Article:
Building a Better Life for the Local Community
Building a Better Life for the Local Community
WRITER: Elwin Chan PHOTOS BY: Alvin Toh
Building a Better Life for the Local Community 23. January 2020, by Elwin Chan, Photos by Alvin Toh
On a little island, where palm trees sway and children play, there are three cars, two doctors and a school. There is also a police station, a court to get married in, a health centre where the two doctors work, a kindergarten, and a whole lot of surfing. This is the idyllic island of Himmafushi.

Measuring just 1.8 kilometres wide and 2.2 kilometres long, Himmafushi is one of 200 inhabited islands in the Maldives. Altogether, the Maldives has close to 1200 islands grouped into 26 atolls. In Himmafushi itself, there are about 1180 people. On this island, everyone knows everyone.

The main jobs here are found in the government sector. There is a municipal and social service centre that runs the island. A dedicated team works hard to provide water and electricity, manage waste, and build schools for the tight-knit community. Other locals run small businesses like guest houses and provision shops. There is also a tuna canning factory and a water bottling facility.

Himmafushi is also just a 10-minute ferry ride from Gili Lankanfushi. In fact, the resort provides a free ferry service for the locals to and from the capital city of Malé every day. This is just one of the ways in which Gili Lankanfushi tries to reach out to the local community at Himmafushi
and meet their needs.

The management at Gili Lankanfushi also believes that a good community project starts with the young, and the resort has contributed significantly to the Himmafushi School. Besides making donations to help keep the school running and paying for the salary of a full-time English teacher, Gili Lankanfushi is also committed to giving educational workshops at the school, covering topics that range from plastic recycling and pollution to sustainability and marine biodiversity.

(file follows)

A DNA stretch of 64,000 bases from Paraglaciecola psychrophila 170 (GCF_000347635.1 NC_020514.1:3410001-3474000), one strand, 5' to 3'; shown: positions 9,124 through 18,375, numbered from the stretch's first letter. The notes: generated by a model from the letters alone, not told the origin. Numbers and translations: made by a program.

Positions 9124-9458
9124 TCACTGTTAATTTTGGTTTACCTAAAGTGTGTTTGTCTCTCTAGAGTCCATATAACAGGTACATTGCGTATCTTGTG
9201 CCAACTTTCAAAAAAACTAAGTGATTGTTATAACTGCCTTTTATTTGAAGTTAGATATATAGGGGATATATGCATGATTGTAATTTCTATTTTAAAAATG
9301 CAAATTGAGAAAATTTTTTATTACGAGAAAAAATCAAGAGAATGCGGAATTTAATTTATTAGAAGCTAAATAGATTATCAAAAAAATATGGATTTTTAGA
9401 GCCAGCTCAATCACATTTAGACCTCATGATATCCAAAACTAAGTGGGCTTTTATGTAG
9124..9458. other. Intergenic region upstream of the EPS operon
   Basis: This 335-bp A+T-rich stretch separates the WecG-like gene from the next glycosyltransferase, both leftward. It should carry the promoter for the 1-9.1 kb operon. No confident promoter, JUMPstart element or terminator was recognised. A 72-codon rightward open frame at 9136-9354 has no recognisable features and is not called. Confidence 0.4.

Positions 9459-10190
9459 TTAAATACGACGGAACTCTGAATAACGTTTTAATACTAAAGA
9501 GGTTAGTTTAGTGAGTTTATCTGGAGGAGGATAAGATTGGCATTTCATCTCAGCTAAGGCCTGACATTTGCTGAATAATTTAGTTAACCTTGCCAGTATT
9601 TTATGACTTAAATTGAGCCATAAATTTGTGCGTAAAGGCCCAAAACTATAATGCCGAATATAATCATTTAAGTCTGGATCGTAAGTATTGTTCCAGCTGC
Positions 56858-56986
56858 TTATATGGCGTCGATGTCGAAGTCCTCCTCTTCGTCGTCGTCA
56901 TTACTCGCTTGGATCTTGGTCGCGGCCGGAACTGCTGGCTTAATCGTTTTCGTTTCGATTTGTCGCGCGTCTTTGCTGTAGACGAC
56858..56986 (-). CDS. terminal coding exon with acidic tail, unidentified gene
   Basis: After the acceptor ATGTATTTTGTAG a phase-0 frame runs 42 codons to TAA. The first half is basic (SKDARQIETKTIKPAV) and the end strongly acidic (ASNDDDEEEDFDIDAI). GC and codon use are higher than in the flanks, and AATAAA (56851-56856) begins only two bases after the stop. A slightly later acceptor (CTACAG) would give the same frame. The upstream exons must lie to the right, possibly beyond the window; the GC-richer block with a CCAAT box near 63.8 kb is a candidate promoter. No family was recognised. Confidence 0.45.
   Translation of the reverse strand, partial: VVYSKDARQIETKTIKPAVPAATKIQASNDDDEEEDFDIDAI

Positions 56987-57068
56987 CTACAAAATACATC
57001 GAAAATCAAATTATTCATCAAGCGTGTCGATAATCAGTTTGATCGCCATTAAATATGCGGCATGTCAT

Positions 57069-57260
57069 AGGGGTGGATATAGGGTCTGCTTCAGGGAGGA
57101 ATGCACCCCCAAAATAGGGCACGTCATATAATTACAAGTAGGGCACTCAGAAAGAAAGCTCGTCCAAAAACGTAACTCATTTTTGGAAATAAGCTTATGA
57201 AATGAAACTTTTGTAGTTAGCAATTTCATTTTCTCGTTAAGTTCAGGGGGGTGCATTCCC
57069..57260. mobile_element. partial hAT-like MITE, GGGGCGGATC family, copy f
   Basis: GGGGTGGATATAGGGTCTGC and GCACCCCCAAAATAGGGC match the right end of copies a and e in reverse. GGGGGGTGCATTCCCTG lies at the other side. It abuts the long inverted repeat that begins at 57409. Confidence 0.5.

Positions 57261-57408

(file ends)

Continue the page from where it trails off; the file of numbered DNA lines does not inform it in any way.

Donations from Gili Lankanfushi help to keep the school running.
Donations from Gili Lankanfushi help to keep the school running.
Teachers at Himmafushi School share the importance of recycling with their students too.
Donations from Gili Lankanfushi help to keep the school running.

On top of that, the students at the school also get to go on day visits and sustainability tours at Gili Lankanfushi. There, they have the opportunity to learn firsthand about caring for the environment and explore the microscopic world in the marine biology laboratory. The resort’s human resource team also gives advice to graduating students on how to prepare their resumes and do well at interviews.

As part of Gili Lankanfushi’s sustainability and outreach programme, the resort staff also help with waste management and plastic recycling at Himmafushi. The plastic collected during beach and island clean-ups are recycled by Parley into other useful products.

The efforts seem to be paying off. At the Himmafushi School, which provides free education to more than 170 children, fourth-grade student Mishya puts it simply, “It is important to recycle because it is important to protect the earth. If the earth dies, the fish will die.”

It takes a village to raise a child. But it takes us all to heal the world.